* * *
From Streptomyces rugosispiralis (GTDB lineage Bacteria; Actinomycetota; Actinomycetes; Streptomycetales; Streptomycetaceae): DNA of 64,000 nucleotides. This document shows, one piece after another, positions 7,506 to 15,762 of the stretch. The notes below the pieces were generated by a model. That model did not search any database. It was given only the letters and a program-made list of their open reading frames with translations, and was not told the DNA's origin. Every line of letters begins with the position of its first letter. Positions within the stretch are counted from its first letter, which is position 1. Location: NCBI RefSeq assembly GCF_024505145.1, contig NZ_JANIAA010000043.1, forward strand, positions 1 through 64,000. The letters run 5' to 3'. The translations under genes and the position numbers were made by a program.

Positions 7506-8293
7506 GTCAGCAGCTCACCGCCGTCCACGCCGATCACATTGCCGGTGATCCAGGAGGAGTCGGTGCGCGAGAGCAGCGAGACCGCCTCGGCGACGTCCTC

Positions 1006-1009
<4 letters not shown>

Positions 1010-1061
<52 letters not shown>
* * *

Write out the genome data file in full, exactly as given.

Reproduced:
From Streptomyces rugosispiralis (GTDB lineage Bacteria; Actinomycetota; Actinomycetes; Streptomycetales; Streptomycetaceae): DNA of 64,000 nucleotides. This document shows, one piece after another, positions 7,506 to 15,762 of the stretch. The notes below the pieces were generated by a model. That model did not search any database. It was given only the letters and a program-made list of their open reading frames with translations, and was not told the DNA's origin. Every line of letters begins with the position of its first letter. Positions within the stretch are counted from its first letter, which is position 1. Location: NCBI RefSeq assembly GCF_024505145.1, contig NZ_JANIAA010000043.1, forward strand, positions 1 through 64,000. The letters run 5' to 3'. The translations under genes and the position numbers were made by a program.

Positions 7506-8293
7506 GTCAGCAGCTCACCGCCGTCCACGCCGATCACATTGCCGGTGATCCAGGAGGAGTCGGTGCGCGAGAGCAGCGAGACCGCCTCGGCGACGTCCTC

Positions 1006-1009
<4 letters not shown>

Positions 1010-1061
<52 letters not shown>